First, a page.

My first thought when planning to make a 2D game for the iPhone was to find a way to not re-invent the wheel. I did some web searching and came across the website for Cocos2D, a port of the library to the iPhone. Great, looks like just what I needed…well, not so much. After messing with the samples and starting to write some prototyping code I figured out a few things that concerned me not only about the library but texture handling in general.
Sprites with Cocos2D rely on the Texture2D class created by Apple to do their drawing as does the “game” code that Apple released at WWDC. It didn’t register at first that this would be a problem until I looked through the code to see how textures are handled. Non-compressed textures, like pngs, are first expanded to an equal power of two and dropped into a newly created texture in the correct swizzled format. Coming from a game development background, I knew that swizzling textures or doing any sort of conversion work at load or runtime is a waste so I turned my direction to the PVRCT format. This is the native texture format that can be essentially load and go. Using the new compressed texture format eliminated the conversion step but still required the power of two texture. Fine, not a problem, many sprites or frames are commonly dropped into a single texture anyway. Most video hardware require a power of two texture so this in itself didn’t surprise me, the requirement that it be an “equal” power of two though did. Meaning, a texture of 256×128 just isn’t possible. Turns out this is a limitation of the PowerVR MBX chipset (you can get the docs and SDK at the Imgtec.com website). Alright, I can work around this. Just drop multiple sprites into a single texture and move around the U,V coordinates to access the invididual images I need. This will eliminate the texture state change and speed up rendering anyway. Wait a second, Cocos2D doesn’t support this. They have a strict one texture to one sprite set up. This is the easiest way to get someone up and running quickly but is horribly inefficient when writing game code. The iPhone is very restrictive on the amount of memory available for an application.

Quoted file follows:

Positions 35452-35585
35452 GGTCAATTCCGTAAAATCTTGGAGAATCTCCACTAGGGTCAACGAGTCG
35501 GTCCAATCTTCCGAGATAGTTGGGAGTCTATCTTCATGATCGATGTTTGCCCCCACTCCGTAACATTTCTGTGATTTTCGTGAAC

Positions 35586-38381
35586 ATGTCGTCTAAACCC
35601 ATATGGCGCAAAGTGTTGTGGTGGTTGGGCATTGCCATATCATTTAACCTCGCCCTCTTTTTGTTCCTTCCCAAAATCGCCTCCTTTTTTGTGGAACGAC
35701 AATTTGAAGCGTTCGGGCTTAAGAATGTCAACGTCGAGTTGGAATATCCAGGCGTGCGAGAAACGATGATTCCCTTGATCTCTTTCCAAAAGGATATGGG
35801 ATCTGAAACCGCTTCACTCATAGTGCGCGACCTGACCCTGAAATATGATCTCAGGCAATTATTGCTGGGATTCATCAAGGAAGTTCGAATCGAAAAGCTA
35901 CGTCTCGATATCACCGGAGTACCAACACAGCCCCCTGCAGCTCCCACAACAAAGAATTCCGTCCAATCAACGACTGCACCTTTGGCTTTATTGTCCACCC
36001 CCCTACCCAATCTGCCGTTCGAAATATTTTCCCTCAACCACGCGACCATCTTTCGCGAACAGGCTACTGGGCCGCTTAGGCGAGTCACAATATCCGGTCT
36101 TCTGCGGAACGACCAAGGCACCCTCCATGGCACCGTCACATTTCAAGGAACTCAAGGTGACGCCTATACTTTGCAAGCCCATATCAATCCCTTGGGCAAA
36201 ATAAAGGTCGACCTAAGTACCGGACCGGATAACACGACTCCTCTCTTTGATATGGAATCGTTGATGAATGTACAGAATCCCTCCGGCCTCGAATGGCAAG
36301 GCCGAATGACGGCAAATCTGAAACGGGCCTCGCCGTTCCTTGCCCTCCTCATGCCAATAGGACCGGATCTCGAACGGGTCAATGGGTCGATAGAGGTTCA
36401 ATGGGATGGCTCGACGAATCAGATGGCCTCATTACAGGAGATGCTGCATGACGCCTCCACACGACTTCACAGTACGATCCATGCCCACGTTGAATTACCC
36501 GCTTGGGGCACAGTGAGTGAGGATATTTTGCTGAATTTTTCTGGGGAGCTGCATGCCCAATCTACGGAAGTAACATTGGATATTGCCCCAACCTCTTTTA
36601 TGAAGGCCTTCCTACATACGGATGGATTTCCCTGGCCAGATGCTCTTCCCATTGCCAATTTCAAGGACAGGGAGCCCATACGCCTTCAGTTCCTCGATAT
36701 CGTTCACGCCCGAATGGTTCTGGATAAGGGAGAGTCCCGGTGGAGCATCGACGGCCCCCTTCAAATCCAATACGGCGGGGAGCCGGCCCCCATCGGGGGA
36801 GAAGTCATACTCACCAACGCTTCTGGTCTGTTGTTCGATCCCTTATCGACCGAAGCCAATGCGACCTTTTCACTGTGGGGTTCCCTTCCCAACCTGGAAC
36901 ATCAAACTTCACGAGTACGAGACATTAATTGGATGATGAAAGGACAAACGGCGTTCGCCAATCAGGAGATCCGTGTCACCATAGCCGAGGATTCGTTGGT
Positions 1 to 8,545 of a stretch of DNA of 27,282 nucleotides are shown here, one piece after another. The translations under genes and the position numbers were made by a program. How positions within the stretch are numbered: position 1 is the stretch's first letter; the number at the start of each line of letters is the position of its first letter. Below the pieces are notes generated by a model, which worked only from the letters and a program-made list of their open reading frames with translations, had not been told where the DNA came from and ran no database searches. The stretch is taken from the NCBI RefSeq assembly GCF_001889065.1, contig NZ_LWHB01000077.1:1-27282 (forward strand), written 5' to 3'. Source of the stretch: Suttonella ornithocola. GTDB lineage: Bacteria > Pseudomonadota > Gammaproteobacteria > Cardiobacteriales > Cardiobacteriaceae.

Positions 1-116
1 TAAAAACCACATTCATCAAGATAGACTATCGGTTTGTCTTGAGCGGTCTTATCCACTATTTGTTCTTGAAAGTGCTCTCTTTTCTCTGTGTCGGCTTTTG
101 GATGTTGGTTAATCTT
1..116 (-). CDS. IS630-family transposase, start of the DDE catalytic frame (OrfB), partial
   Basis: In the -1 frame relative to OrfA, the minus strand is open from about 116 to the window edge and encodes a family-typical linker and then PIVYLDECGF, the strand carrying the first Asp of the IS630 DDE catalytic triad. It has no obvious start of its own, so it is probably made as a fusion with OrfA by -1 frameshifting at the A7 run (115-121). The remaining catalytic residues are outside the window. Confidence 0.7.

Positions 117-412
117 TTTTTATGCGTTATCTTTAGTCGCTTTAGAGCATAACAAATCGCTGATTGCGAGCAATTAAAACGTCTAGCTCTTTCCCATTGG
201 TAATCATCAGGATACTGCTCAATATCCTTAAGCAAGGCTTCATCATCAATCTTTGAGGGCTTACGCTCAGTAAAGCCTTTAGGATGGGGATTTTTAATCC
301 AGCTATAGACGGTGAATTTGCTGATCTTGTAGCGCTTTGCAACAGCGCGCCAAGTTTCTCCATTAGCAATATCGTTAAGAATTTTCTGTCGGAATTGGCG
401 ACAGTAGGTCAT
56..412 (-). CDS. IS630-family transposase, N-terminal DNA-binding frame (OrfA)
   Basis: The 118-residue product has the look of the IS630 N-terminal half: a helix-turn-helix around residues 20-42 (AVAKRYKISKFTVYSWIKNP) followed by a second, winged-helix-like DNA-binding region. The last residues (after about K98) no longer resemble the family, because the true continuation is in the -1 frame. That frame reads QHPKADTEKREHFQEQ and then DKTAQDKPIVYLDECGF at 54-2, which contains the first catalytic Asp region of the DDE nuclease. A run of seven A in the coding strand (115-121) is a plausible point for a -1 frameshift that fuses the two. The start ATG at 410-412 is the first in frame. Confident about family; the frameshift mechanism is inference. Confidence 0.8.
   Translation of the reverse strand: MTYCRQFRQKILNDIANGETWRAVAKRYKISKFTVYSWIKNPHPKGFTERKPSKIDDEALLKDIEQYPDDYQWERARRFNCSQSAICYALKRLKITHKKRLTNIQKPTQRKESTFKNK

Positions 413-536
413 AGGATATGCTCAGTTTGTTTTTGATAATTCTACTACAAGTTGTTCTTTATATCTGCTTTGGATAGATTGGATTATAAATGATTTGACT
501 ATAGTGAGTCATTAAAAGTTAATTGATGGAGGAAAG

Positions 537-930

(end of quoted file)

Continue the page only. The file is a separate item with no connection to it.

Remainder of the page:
So, In my haste to try and use existing technology I’ve discovered that I’m pretty much back at the beginning. I tossed out the Cocos2D library (it would have been more trouble than it was worth to change their code) and tossed out Apple’s Texture2D class and Apple’s version of the texture compression tool and started writing my own code. I wasted about three days exploring other options but it did give the opportunity to learn more about the hardware that I’m working on.
So far I now have the underlying texure handling and resource manager complete and am about halfway through the sprite code, all written in C++. Most of the code is platform agnostic with only bits and pieces requiring porting when converting to other platforms.
I’ll post more info as I continue my iPhone exploration.